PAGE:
Colorant calibration: The key to your bottom line and your ROI.
See what colorant calibration can do for you.
All coloring systems benefit from colorant calibration. It's true: we've been doing colorant calibrations for our customers for years, and every time, the producer gains the data and tools needed to smooth processes, control costs and hit desired ROI numbers. Calibrations need to be done on every kind of coloring system, every single year. And in order to get the best results, we divide our focus into three main elements of the coloring process: output, colorant and water.
Output is imperative.
Our territory managers use their expertise to help customers calculate machine output, because it’s so important to the colorant system. With most systems, if the fiber and machine is fed the same, then the throughput of the machine should be the same. But you must know the specific output number in terms of cubic yards per hour, because without understanding output, the color and water rates are impossible to calculate.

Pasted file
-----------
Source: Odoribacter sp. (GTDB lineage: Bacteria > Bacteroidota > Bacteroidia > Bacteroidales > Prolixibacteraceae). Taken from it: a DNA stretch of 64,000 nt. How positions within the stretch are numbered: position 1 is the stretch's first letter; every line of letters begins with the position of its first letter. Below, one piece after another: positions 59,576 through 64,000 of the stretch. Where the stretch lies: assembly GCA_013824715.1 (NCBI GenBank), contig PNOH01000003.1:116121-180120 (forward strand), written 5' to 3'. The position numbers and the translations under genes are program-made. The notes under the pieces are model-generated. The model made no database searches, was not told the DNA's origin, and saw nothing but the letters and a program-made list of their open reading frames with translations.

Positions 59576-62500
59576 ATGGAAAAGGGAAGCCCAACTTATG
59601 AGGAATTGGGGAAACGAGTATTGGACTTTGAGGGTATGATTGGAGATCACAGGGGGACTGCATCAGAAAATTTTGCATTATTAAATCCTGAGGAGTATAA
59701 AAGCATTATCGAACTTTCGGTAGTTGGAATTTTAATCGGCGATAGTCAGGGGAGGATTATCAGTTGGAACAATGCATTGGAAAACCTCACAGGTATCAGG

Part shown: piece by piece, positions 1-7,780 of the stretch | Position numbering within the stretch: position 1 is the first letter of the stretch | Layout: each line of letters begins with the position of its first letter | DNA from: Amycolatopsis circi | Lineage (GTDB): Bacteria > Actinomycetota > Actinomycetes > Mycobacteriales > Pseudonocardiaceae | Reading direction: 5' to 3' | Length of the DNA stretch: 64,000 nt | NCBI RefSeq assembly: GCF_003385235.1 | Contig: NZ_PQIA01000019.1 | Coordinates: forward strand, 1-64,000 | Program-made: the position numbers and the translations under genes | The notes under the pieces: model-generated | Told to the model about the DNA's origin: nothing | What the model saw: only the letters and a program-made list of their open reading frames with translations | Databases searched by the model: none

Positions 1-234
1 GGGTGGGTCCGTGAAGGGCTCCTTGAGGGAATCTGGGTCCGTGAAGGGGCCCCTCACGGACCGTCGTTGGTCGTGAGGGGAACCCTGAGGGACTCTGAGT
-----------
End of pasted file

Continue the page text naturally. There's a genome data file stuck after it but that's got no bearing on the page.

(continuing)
Colorant helps determine quality.
Colorant can be viewed as the producer’s investment in the quality of the finished product. This number is first determined as a cost per yard and is then converted into the amount of colorant you’ll need. Finally, it’s converted again into the pounds of color injected into the colorant process per minute that aligns to the output of the system.
Water is the guiding force.
As the diluent, water spreads the colorant evenly over the whole fiber’s surface. It holds the most power out of the mulch colorant process and several outside factors can impact the amount of water required in gallons per yard, like moisture present in the fiber source, grind size, number of fines, ambient temperatures and efficiency of the colorant system.
Comparison of Sahara X3:
Before Colorant Calibration
Output: 300 yds/hr
Color: 20 lbs/min 4 lbs/yd
Water: 75 gal/min 15 gal/yd
After Colorant Calibration
Output: 275 yds/hr
Color: 13.75 lbs/min 3 lbs/yd
Water: 59.6 gal/min 13 gal/yd